ANN ARBOR, Mich. -- Trey Burke and his teammates knew exactly what they were saying, even after taking a group vow to remove themselves temporarily from Twitter.
Soft. Emotionless. Overrated.
The grey clouds that seemingly always plague Ann Arbor this time of year were beginning to become even darker around these parts. Burke's Wolverines had dropped three of their past five games -- including a butt-whooping over in East Lansing and another road setback against a Penn State club that hadn't won a single league game.
"It was embarrassing," Burke admitted.
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Even the diehard fans in Maize Rage, Michigan's student section, were admittedly nervous on Sunday afternoon. So was Wolverines coach John Beilein -- and not necessarily because the chance to catch Indiana for a Big Ten regular-season title was slipping away, as was the opportunity to earn a No. 1 seed later this month. Usually, he'll show his players about 45 minutes of tape from the previous contest. However, the players were forced to witness just 20 minutes from the Penn State debacle.
"I was worried about their psyche," Beilein said.
This wasn't the same team that had reeled off 16 consecutive victories to start the season and vaulted to the top of the rankings for the first time since the Fab Five ruled the campus. Gone was that confidence, that swagger with a bunch of kids who comprised the third-youngest team in the land. It began, though, with the road loss at Wisconsin -- one that was theirs until Ben Brust hit a Hail Mary of a 3-pointer to send the game to overtime. Then came the humiliating blowout in East Lansing to their rival Michigan State Spartans, and finally -- within a five-game span -- came the shameful setback at Penn State.
The vets called a meeting. There had been meetings before, but none of the players-only variety. This one took place at the Pizza House -- and everything was put out on the table. Senior Corey Person, who rarely plays, did most of the talking -- and the players didn't hold back. They spoke about a lack of toughness, a void of emotion, now players weren't being held accountable by one another.
"I think we just expected our talent would win games," Burke said.
But it doesn't work that way, especially with a team this inexperienced that hadn't really dealt with significant adversity. People tend to forget that Burke is just a sophomore, and that four of the top seven players in the rotation are freshmen.
"I hate to beat it up, but it's the reality," Beilein said of his young group.
Michigan State was coming to town on Sunday afternoon. Nationally televised and an opportunity not just for revenge, but also redemption. Tom Izzo is all about physical play and toughness. That's why the Spartans beat the living you-know-what out of Michigan on Feb. 12. Michigan State was coming into Crisler Arena hungry, on a two-game losing skid after a home setback to Indiana and a road loss in Columbus against Ohio State.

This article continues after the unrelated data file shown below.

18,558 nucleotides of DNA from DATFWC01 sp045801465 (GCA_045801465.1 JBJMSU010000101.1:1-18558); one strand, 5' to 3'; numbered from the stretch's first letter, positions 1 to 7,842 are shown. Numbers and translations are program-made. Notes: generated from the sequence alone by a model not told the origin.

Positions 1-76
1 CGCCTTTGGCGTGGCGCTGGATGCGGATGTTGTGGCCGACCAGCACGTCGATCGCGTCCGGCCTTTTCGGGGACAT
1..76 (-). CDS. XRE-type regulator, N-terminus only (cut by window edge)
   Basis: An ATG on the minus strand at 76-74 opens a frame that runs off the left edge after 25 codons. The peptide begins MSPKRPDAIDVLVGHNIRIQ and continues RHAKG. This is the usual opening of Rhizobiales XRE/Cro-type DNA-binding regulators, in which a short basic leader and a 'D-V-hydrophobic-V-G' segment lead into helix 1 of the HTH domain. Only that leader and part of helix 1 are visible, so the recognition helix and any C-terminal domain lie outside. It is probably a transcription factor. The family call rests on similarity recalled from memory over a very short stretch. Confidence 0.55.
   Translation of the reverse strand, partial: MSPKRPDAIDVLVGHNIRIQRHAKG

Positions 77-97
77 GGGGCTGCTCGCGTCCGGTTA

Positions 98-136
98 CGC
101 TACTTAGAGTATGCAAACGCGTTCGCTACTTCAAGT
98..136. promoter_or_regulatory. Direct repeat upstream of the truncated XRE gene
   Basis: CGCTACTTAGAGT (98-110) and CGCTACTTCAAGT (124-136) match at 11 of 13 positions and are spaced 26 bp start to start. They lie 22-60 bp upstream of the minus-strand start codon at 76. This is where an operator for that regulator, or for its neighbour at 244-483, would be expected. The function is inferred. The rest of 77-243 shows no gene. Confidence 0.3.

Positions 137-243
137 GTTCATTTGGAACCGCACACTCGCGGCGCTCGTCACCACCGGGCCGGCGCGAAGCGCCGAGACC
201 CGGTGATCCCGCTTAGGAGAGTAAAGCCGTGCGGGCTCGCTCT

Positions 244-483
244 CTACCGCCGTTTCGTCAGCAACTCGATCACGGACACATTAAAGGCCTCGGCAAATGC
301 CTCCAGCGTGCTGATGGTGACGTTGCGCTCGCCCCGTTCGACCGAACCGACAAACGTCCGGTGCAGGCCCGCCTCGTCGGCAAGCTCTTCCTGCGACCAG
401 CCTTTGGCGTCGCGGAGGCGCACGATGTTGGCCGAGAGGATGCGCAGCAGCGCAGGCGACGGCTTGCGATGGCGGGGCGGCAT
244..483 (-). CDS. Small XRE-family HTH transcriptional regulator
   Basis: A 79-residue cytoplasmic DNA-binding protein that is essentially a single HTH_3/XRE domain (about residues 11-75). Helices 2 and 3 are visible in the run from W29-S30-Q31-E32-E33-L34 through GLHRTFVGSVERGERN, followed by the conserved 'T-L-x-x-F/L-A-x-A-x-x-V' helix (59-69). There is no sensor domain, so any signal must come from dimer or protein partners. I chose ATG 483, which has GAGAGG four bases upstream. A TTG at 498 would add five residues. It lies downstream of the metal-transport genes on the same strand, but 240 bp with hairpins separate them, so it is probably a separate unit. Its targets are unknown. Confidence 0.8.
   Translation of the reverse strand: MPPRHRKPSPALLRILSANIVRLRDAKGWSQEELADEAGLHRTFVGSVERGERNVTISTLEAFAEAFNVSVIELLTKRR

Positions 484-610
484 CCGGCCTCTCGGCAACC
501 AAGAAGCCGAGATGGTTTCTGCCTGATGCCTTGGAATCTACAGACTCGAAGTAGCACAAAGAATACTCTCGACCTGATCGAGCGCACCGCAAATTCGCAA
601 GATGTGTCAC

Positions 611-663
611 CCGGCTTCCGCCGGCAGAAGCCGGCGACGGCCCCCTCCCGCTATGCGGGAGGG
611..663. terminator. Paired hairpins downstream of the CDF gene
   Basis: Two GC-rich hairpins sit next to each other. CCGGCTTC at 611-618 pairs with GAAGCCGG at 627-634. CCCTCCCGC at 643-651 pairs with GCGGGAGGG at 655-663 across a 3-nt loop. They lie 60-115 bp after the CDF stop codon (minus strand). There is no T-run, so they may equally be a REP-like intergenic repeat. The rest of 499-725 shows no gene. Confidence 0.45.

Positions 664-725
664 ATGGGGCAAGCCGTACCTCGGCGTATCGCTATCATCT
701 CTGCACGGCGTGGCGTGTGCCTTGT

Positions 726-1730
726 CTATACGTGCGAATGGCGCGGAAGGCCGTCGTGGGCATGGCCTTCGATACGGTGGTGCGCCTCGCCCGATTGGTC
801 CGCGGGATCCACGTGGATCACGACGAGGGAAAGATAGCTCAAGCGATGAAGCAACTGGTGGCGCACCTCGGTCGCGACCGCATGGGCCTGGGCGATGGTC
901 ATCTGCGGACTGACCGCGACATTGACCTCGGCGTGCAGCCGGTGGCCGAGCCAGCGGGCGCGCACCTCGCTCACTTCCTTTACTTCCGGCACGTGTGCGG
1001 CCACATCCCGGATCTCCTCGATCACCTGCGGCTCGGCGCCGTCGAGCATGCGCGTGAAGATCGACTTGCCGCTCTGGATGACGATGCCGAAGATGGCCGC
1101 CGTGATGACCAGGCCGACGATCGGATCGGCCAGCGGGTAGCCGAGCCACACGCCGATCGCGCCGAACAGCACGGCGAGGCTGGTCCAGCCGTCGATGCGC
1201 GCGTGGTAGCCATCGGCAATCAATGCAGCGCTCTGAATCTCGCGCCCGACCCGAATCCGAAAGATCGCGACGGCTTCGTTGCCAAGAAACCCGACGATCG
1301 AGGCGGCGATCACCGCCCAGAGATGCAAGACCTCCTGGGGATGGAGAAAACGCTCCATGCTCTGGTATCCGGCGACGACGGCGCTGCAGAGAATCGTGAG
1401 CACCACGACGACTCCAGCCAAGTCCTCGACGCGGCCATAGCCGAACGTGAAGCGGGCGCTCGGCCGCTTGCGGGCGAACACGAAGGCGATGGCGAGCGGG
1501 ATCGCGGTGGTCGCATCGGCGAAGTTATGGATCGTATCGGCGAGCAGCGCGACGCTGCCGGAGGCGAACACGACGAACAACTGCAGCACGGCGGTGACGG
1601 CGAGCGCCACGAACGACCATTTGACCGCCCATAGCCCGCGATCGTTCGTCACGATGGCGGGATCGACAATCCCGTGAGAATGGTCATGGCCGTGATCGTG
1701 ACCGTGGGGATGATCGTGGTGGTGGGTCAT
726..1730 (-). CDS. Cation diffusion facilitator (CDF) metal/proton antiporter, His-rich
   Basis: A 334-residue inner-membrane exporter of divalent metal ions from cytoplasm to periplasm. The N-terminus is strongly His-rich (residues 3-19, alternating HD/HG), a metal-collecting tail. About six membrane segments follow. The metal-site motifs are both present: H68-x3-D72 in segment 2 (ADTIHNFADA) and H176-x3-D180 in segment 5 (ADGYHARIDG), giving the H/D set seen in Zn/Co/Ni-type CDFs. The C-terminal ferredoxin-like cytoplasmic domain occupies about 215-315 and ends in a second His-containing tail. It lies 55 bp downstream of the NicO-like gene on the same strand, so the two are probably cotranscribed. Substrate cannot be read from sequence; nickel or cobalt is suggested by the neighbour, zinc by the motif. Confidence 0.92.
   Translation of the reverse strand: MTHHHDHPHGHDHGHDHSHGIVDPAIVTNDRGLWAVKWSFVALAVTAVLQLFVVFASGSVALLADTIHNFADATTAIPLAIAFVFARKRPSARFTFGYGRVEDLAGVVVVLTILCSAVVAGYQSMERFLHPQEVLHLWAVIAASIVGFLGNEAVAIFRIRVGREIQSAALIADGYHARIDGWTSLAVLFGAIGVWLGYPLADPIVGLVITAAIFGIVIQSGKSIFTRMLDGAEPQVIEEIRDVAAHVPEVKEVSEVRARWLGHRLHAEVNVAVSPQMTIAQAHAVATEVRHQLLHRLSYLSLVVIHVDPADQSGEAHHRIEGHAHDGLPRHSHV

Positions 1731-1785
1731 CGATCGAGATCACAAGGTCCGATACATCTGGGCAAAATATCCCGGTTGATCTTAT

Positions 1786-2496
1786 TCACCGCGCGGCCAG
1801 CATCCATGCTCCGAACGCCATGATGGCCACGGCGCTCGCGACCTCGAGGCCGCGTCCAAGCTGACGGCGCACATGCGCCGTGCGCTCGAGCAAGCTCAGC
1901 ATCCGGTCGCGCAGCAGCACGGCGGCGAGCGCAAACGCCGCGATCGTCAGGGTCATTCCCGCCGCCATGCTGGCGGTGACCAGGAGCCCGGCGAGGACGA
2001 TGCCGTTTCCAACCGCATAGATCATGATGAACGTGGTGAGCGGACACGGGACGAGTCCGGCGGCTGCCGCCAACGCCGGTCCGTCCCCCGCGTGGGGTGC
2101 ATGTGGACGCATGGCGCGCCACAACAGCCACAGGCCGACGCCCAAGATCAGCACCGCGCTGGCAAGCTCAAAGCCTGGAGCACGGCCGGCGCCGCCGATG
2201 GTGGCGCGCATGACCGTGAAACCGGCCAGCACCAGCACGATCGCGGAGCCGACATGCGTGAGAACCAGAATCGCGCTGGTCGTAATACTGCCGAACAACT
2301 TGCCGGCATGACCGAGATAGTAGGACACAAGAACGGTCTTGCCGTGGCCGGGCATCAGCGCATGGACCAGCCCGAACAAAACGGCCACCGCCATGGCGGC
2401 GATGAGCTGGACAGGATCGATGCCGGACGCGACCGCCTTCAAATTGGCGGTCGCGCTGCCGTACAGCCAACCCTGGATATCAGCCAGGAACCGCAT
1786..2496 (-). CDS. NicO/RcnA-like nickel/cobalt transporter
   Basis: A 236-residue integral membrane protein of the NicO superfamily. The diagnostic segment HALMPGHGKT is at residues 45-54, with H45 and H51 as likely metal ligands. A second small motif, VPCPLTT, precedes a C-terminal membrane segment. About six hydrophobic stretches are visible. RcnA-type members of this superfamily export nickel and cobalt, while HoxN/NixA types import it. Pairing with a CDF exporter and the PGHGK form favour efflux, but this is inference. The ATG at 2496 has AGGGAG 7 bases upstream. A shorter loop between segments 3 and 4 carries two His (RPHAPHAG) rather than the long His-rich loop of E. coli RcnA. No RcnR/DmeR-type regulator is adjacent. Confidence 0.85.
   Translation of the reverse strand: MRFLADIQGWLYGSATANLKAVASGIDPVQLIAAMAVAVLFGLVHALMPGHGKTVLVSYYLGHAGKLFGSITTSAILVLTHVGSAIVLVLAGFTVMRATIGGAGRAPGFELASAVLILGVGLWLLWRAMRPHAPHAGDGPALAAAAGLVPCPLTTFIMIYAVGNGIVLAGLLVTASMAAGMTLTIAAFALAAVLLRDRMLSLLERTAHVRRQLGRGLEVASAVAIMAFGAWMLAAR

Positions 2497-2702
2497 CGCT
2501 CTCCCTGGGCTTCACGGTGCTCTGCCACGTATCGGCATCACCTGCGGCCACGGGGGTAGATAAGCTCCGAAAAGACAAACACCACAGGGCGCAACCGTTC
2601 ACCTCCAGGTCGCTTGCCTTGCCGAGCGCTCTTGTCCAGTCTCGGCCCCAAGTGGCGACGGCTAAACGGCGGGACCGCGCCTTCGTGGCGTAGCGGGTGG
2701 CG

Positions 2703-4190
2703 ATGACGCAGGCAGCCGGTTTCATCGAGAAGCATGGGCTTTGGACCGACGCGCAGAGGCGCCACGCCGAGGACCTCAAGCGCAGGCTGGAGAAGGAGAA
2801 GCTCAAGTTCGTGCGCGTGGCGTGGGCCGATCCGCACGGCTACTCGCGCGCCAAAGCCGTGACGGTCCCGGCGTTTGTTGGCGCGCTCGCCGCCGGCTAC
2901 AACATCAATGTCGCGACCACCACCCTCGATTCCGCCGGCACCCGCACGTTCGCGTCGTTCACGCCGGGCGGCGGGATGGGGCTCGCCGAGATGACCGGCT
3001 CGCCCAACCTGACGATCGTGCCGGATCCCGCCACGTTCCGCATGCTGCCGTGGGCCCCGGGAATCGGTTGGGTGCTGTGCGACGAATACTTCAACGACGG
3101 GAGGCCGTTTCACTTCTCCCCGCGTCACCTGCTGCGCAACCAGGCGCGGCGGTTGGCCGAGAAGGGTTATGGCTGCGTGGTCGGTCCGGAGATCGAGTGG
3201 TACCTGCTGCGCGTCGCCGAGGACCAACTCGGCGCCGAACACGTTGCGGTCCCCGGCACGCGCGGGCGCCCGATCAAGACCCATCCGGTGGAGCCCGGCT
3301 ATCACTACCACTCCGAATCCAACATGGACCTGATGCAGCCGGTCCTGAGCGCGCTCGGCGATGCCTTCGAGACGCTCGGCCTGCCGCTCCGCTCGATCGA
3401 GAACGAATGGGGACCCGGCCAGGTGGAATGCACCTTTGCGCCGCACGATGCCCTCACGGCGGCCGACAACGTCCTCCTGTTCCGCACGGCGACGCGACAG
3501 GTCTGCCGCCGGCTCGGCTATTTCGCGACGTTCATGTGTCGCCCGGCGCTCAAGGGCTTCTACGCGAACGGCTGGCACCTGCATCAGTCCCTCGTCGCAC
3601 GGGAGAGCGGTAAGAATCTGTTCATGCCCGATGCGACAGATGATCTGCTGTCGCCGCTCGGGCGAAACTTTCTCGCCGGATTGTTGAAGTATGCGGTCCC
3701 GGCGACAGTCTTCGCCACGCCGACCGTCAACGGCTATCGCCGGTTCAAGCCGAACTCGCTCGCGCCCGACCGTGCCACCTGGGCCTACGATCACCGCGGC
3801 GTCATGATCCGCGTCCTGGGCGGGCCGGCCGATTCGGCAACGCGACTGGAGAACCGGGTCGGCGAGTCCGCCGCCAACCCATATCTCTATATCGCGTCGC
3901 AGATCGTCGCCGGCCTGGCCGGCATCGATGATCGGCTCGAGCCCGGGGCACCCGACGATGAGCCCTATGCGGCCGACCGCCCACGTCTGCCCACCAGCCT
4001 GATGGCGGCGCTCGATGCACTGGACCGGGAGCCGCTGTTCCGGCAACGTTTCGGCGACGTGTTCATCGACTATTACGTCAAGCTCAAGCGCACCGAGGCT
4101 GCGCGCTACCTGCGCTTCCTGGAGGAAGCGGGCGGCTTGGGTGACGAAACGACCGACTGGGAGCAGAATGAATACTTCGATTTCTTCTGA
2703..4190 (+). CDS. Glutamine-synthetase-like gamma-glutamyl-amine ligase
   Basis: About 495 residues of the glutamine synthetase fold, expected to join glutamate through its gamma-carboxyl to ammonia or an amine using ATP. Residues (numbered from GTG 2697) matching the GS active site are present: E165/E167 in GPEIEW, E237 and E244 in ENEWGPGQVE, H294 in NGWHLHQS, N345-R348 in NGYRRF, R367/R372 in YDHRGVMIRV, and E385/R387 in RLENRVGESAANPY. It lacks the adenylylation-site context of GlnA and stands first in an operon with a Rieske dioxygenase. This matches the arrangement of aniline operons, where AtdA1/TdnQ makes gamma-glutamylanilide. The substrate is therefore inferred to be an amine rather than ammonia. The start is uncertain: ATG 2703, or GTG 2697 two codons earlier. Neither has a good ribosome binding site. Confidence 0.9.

Nik Stauskas went down early with a gash over his eye and the freshman shooter's night was history after just four minutes. Michigan would fail to make a 3-pointer, the first time Beilein could remember one of his teams going 0-for from beyond the arc since he roamed the sidelines at Canisius in the early to mid-1990s. However, with Stauskas out of the lineup, there was an increased commitment on the defensive end. Michigan State shot 36 percent from the field and the Wolverines came away with a pivotal 58-57 victory.
Burke made the play of the game, maybe the play of the year for this program thus far, when he picked Keith Appling's pocket with 17.7 seconds left and went in for an uncontested dunk to break a 56-56 tie.
"He's a special player," Beilein said.
All is not forgotten, though. Burke said the Wolverines learned from the Penn State loss, not by watching what they failed to do down the stretch, but instead by looking at how the Nittany Lions competed, played with intensity and never threw in the towel. Not despite being 0-14 in Big Ten play, and down 15 points with less than 11 minutes remaining in the game.
"They showed toughness," Burke said. "And they fought all the way until the end. They kept fighting."
That's exactly what this team needs to do. It's a young group, and there aren't a ton of high-energy guys on the roster. Freshman Mitch McGary gave the team a spark off the bench against the Spartans with 11 points, four rebounds and two huge free throws with less than three minutes left. The Wolverines only had one other player in double figures, Burke with 21, and the game wound up being played in the 50s.
There was floor-slapping by Burke and his teammates, there were key defensive plays, there was toughness. There was also a much-needed victory heading into the final two regular-season contests against Purdue and Indiana.
"We're not all the way back to what we were," Burke said.
Maybe not, but those frigid temperatures, blustery winds and dark clouds won't look the same Monday morning in Ann Arbor.